Honohana foot-cult guru gets 12 years for fraud

The founder of the now-defunct Honohana Sampogyo foot-reading cult was sentenced Friday to 12 years in prison for bilking his flock out of 150 million yen in the name of religious training.

The Tokyo District Court convicted Hogen Fukunaga, 60, of fraud, concluding he deceived his followers into paying “fees for training” that would cure them of diseases.

Presiding Judge Tsutomu Aoyagi accused the ex-cult leader, whose real name is Teruyoshi Fukunaga, of exploiting people’s fears of diseases and other troubles by claiming he could read their past and future by examining the soles of their feet.

“He used shocking words to fuel their concern, falsely claimed their diseases can be cured through training in his cult, and swindled exorbitant amounts of money from them,” the judge said as he denounced Fukunaga’s acts as a vicious crime.

Fukunaga had pleaded not guilty. Prosecutors had demanded 13 years in prison.

Akemi Maezawa, 41, a former staff member of the cult accused of complicity in the fraud, was also sentenced Friday, to four years in prison.

The court said Fukunaga colluded with other members of the cult to perform what they called a “foot-reading diagnosis” on 31 people who visited the cult’s facilities between 1994 and 1997 for advice on their diseases and other troubles.

Fukunaga falsely explained to them that their cancer had “spread to the head” and claimed that they would be cured through training at the cult.

Altogether, those people coughed up about 150 million yen in “training fees.”

During the trial, Fukunaga insisted he “never deceived people, but only rescued the human race with the help of the voice of heaven.”

But Judge Aoyagi reckoned that Fukunaga himself “realized more than anybody that he never had the power to listen to the ‘voice of heaven’ or wield what he claimed as ‘the cosmic energy.’ “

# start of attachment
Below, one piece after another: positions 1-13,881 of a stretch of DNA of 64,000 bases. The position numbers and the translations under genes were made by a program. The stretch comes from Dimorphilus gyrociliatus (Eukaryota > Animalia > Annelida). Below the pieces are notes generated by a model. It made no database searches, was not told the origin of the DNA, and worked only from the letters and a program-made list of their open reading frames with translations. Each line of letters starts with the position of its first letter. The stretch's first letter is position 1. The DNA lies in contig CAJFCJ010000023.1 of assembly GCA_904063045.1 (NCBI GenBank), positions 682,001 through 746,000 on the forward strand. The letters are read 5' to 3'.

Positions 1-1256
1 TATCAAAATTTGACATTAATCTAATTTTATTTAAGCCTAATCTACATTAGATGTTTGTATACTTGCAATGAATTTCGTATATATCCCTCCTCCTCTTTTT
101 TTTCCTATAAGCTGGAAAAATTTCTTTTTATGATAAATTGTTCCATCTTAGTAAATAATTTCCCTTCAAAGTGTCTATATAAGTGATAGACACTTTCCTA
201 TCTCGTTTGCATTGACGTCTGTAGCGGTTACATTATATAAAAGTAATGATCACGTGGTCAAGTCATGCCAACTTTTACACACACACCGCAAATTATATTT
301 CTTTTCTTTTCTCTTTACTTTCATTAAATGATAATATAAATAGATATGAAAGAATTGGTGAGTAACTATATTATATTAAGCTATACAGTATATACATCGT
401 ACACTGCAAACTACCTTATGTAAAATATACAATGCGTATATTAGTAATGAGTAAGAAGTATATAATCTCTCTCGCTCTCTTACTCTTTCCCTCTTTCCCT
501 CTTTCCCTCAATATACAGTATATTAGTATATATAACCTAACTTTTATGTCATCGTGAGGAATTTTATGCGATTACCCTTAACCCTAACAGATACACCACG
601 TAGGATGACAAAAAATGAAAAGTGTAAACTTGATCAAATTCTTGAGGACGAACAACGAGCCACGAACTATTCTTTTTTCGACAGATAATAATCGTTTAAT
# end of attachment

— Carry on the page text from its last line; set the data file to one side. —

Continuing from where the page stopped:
Fukunaga’s defense team argued that ruling on the legitimacy of the cult’s teachings would infringe on its constitutionally guaranteed freedom of religion.

But the judge ruled that the acts of Fukunaga and his cohorts were “nothing but fraud” and deviated from the range of things that could be condoned in the name of freedom of religion.

“(Fukunaga) wielded power as the leader of the cult and promoted systematic fraud. He is the mastermind of the crimes,” the judge said.

Fukunaga started preaching in 1980, claiming to be the world’s final savior following Jesus Christ and Buddha.

The Honohana cult, recognized as a religious organization by the Shizuoka Prefectural Government in 1987, once claimed to have about 30,000 members and is estimated to have collected more than 90 billion yen in the so-called training fees from the followers.

Victims of its fraudulent practices formed a nationwide organization in 1996 and starting filing lawsuits to get their money back.

Police raided the cult’s facilities in 2000 and arrested Fukunaga and 23 others later in the year.

The cult went bankrupt in 2001 and was effectively dissolved.

Fifteen members of the cult, including Fukunaga, have been accused of fraud and 13 have already been convicted.

Two of them are appealing.